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First of all, I am rather new to statistics, so go easy on me.

I am aware that the negative binomial distribution can be thought to arise as a result of letting the $\lambda$ parameter in a Poisson distribution vary like the Gamma distribution. I wanted to know if there was a similar result for a Poisson-Gaussian mix, where $\lambda$ was a random variable and was distributed as a Gaussian. Obviously there is the issue of Gaussian distributions allowing for negative values, but if we restrict it from zero to infinity and normalize accordingly I thought it should be possible.

In this case, the $\lambda$ parameter would have some average value and a symmetric spread around that value.

From what I understand, the mixture is represented by following integral.

$$\frac{\int_{0}^{\infty}\frac{\lambda^k}{k!}e^{-\lambda} e^{-\frac{(\lambda-\mu)^2}{2 \sigma^2}}d\lambda}{\int_{0}^{\infty}e^{-\frac{(\lambda-\mu)^2}{2 \sigma^2}}d\lambda}$$

If a simple or well-known form does not exist, how would you all recommend implementing a fit for this in a program like Matlab? Computing it from this definition and fitting to it seems rather difficult. I was also looking into a mixing with a log-normal distribution (since $\lambda$ is positive), but I thought that would be even more difficult to deal with.

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    $\begingroup$ On a related note, there is a closed form for the moment generating function Poisson-Inverse Gaussian mixture. See Tremblay, Luc. "Using the Poisson inverse Gaussian in bonus-malus systems." Astin Bulletin 22.1 (1992): 97-106.{PDF} $\endgroup$ – Avraham Jun 19 '14 at 19:39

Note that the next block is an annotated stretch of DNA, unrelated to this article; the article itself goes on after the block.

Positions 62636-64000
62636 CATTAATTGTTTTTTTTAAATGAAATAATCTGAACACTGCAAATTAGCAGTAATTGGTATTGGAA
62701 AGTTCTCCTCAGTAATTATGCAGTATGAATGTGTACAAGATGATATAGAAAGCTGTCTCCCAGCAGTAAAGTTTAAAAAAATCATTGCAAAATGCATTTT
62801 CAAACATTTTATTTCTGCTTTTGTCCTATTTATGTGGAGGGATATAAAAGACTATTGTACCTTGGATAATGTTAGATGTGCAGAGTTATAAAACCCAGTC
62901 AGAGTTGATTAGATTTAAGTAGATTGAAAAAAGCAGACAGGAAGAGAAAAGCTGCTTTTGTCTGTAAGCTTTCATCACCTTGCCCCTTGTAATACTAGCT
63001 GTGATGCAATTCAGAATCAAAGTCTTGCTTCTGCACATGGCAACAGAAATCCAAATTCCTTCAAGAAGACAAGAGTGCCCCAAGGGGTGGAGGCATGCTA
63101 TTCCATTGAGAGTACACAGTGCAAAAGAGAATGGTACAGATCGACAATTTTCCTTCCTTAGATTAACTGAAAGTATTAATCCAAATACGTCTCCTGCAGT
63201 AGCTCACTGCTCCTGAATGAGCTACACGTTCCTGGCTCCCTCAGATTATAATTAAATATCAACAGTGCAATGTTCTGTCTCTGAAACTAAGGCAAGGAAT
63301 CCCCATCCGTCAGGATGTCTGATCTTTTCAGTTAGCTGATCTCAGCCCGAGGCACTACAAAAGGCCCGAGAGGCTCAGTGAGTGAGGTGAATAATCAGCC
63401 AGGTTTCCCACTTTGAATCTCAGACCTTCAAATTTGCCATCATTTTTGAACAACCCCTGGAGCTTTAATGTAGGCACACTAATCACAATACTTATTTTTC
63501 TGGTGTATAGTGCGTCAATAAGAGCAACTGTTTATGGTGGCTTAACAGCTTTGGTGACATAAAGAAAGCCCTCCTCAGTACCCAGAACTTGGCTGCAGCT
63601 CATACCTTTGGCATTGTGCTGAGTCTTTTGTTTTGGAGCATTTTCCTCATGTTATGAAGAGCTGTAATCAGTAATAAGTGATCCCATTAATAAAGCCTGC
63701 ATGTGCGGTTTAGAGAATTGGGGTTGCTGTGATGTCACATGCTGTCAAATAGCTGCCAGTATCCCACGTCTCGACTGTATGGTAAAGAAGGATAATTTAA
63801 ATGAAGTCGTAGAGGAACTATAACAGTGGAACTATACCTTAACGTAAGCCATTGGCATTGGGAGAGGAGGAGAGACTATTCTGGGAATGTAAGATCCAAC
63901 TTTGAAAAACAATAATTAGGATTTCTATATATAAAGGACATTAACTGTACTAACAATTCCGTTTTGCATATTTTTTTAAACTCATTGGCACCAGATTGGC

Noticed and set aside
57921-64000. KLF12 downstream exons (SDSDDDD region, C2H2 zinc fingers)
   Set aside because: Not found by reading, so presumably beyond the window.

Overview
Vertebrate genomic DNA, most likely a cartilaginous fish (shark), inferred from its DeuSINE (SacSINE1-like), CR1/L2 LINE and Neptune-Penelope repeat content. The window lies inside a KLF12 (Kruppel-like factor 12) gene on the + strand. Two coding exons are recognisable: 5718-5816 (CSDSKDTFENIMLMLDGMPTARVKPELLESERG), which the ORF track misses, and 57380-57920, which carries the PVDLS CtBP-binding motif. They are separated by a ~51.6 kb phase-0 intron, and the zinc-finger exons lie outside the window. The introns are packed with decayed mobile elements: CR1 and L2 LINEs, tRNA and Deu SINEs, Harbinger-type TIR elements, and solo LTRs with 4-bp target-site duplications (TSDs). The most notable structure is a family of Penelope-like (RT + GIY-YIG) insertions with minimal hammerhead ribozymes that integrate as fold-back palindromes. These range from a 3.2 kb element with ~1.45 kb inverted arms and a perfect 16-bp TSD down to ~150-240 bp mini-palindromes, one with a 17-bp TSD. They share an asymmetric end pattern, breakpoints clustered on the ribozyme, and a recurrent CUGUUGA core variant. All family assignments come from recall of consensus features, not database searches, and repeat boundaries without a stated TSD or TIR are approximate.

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    $\begingroup$ How would you go about using that result for fitting, for example? I am not too familiar with fitting with a moment function $\endgroup$ – user157879 Jun 19 '14 at 20:05
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    $\begingroup$ I'm not an expert with it either, but these links may help:(cran.r-project.org/web/packages/gamlss.dist/gamlss.dist.pdf)See PIG) and (jstor.org/discover/10.2307/…) $\endgroup$ – Avraham Jun 19 '14 at 20:06
  • $\begingroup$ Your integral is incorrect: $\lambda$ has the real line as its support and you've only integrated half of it out. You could use the half-normal (the density of $\left| Z \right|$ when $Z \sim N(0, 1)$. You could also use a log-normal. In terms of fitting, I would use Markov Chain Monte Carlo to find the posterior distribution of $\lambda|X=x$. $\endgroup$ – Dennis Jun 20 '14 at 2:16
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    $\begingroup$ $\lambda$ can only have positive values for a Poisson distribution, it would not be normalizable otherwise right? It would also be physically irrelevant, as a Poisson process with $\lambda<0$ doesn't really make sense. Can you also explain your last sentence as well in more detail, possibly in an answer form? $\endgroup$ – user157879 Jun 20 '14 at 15:08

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